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A good music lawyer Effects Pedals, Units & Accessories
Old 22nd December 2010
  #1
Gear Maniac
 

A good music lawyer

My band (not the band in my sig, a REAL band) has been offered a 2 album world wide management deal. It basically organises international tours supports and shops your album to the record labels. We have already had a revision of the contract which halves the money the management company earns, and we have shown it to a few guys who have signed similar contracts and everyone thinks now the management gets a smaller cut that we have secured a good deal. Our lead guitarist wants to play it safe and use a music lawyer.

The lawyer wants $500 to look at the contract. That to me feels a bit steep, it isn't even an album deal, it is a management deal with the intention of finding us album and tour deals. Once we get tour offers and album deal offers (hopefully) there will be more contracts to pay lawyers to look at. There could be lots of album deals and we can only sign one, I'm afraid this could end up costing several thousand. Only myself and the lead guitarist have money spare, I know it will be him and myself paying all the money.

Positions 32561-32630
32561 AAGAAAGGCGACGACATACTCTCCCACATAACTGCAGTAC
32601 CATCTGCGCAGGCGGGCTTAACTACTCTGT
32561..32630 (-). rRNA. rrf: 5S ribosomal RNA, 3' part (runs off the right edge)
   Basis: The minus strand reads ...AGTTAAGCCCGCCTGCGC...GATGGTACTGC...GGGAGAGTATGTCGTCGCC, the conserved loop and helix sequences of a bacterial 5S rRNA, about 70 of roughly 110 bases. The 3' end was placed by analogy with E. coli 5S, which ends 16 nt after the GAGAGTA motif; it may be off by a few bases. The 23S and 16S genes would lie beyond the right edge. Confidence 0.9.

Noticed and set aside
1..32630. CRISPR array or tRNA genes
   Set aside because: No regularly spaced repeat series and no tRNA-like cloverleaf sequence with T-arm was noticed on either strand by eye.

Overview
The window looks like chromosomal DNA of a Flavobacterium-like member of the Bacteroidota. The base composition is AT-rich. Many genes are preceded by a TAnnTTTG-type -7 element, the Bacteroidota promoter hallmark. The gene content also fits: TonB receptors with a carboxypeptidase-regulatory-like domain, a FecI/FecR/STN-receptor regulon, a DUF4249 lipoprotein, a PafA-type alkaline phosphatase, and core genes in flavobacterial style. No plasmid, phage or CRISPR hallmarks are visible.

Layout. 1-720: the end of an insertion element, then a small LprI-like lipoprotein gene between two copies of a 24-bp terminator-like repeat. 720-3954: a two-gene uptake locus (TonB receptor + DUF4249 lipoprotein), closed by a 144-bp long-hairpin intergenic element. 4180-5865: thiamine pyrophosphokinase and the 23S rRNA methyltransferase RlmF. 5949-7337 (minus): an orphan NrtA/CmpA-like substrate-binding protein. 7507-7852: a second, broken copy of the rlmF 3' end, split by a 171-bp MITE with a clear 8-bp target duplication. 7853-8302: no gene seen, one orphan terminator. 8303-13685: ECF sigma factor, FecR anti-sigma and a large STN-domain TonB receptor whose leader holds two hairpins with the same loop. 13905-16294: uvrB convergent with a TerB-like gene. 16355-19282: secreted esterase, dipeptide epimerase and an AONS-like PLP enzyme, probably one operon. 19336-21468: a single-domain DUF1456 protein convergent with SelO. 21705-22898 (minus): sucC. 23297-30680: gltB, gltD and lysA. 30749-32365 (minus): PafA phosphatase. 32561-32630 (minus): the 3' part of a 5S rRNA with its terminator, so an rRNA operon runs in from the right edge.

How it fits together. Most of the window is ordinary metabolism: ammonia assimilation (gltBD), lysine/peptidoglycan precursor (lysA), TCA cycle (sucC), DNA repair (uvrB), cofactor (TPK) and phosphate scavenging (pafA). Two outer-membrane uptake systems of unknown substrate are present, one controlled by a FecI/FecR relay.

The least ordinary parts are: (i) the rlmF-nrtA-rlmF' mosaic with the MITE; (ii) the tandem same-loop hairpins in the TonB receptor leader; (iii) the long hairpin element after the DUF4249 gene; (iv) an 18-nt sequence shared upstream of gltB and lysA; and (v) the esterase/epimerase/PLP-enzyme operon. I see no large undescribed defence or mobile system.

Anybody got experience/advice? Do you think we even need a lawyer who lives in our country? Can anybody suggest a music lawyer for ongoing work that won't charge $500 just to read a contract and tell us if it's good? Or is that really what it costs?

ps. apparently $500 is a discounted price too
Old 22nd December 2010
  #2
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thats cheap
Old 22nd December 2010
  #3
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Scott Whigham's Avatar
 

Seems cheap to me too. I'd question the value of it at that low cost, depending on how many pages/discussions we are expecting.
Old 22nd December 2010
  #4
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redrue's Avatar
 

Quote:
Originally Posted by Scott Whigham View Post
Seems cheap to me too. I'd question the value of it at that low cost, depending on how many pages/discussions we are expecting.